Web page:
Do Copycat JPop Acts Promote KPop?

Before BALLISTIK BOYZ debuted, they were compared to BTS, due to the groups’ similar names, number of members, visuals, and music style. This wasn’t the first time that KPop fans accused groups from other parts of Asia of copying KPop, with acts such as China’s OK Bang and Thailand’s Candy Mafia garnering the same comparisons.

This is ironic due to the fact that KPop is a blend of various music styles from around the world, primarily the US and Japan. However, it has now gained its own identity, one known for mixing genres and having a focus on eye-catching choreography and music videos.

So why have KPop companies not taken on these alleged copycat groups? Dong Sunhwa of The Korea Times spoke to a number of music industry officials to find out why.

“Korean music labels tend to believe that the emergence of copycats proves preeminence of the original KPop singers,” said Lee Gyutag, a professor of arts and science at George Mason University Korea. “Knockoff groups usually cannot beat out or replace KPop artists in terms of music and other features. But their attempt to emulate shows that KPop is their ‘reference,’ leading people to think the genre is something of quality and original.”

According to entertainment lawyer Kang Jinseok, taking on KPop copycat acts in court is not an easy feat. “Every country has different laws concerning trademark and copyright, so it is challenging for the Korean labels to lodge a complaint against the imitators unless they are well acquainted with foreign laws,” he said. “Proving the copycat’s guilt is demanding too, because the companies would have to corroborate that the consumers are overtly ‘confused and mistaken’ by the emulation.” This is hard to do even in Korean courts, he said.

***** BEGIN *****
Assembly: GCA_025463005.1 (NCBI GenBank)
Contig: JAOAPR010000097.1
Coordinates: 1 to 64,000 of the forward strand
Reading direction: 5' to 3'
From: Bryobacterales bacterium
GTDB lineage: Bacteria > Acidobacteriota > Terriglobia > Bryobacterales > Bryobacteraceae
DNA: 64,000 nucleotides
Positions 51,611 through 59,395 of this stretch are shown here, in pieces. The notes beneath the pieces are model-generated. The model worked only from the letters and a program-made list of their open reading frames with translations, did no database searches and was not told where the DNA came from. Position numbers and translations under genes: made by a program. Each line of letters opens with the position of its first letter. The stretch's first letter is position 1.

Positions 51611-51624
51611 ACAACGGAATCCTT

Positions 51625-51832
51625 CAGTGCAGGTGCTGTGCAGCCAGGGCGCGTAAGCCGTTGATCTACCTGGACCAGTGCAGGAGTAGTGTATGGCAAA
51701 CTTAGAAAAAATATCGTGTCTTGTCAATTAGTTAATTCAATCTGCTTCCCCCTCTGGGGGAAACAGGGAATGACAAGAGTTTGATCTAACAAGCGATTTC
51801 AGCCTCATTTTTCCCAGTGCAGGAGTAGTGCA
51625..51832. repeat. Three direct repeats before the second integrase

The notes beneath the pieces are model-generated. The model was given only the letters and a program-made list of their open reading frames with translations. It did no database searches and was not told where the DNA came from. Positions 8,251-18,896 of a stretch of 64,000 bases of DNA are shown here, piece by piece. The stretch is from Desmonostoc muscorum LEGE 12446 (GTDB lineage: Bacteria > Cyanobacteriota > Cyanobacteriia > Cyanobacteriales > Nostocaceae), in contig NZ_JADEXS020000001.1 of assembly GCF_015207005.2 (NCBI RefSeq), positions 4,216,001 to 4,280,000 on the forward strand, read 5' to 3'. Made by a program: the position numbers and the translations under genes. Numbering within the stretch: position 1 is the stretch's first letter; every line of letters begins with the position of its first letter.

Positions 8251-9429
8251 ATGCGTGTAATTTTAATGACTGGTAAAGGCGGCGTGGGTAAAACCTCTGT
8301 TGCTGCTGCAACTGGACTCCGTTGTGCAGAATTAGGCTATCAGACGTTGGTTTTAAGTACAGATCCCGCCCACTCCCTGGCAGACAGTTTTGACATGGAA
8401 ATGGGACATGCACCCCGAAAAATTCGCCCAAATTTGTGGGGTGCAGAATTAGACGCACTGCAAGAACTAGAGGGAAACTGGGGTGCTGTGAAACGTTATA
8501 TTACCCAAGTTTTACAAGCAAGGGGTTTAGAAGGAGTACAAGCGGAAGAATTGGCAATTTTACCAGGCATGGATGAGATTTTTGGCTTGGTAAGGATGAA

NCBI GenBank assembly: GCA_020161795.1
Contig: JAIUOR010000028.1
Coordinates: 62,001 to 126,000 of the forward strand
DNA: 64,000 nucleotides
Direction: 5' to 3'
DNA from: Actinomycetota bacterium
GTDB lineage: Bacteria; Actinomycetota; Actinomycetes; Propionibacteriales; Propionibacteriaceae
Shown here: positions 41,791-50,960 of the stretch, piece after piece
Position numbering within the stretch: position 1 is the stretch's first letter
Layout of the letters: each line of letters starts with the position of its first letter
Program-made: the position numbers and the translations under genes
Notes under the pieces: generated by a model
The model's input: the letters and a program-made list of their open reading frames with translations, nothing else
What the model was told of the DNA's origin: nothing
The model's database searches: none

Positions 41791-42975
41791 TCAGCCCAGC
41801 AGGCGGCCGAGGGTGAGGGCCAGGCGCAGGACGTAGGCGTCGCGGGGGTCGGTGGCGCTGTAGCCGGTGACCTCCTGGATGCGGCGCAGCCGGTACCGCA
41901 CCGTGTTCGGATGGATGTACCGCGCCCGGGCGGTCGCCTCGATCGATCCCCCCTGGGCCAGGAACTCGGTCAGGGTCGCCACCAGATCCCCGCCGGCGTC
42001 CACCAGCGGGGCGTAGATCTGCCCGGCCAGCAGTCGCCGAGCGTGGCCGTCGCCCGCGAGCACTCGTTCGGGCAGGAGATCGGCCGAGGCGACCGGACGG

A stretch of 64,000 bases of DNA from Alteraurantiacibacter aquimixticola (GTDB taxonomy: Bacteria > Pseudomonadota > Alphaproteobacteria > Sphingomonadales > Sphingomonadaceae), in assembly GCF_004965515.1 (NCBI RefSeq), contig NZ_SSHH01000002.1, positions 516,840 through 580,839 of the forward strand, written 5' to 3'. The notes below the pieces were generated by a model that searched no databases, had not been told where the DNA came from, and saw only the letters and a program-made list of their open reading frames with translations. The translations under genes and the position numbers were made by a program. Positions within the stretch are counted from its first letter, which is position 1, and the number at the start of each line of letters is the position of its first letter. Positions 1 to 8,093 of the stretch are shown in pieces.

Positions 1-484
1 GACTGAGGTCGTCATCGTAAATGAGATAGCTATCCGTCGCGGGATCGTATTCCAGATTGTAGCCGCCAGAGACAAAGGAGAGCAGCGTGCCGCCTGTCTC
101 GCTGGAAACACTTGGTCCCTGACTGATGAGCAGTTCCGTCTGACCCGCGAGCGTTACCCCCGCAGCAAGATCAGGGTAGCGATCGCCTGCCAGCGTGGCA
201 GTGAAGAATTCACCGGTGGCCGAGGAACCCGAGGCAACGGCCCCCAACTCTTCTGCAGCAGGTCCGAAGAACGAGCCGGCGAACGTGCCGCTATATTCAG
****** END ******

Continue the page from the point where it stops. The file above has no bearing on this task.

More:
As far as what the future holds for KPop groups and their imitators, Professor Lee said that the copycats are “unlikely to outperform” those they emulate. “Since 20 years ago, some have claimed KPop will falter in the future following the expansion of music markets in competitive Asian countries including China, Japan, Thailand, Vietnam and Indonesia.”

He added, “But to take a lead role, these countries need to meet both political and economic conditions. China has money, but the government censors the market and hinders the production of inventive music. Japanese artists have more freedom but do not strive to blaze a trail to the global market as they can make a living solely with domestic demands. Southeast Asian countries are not yet prosperous enough to actively boost their own music industry.”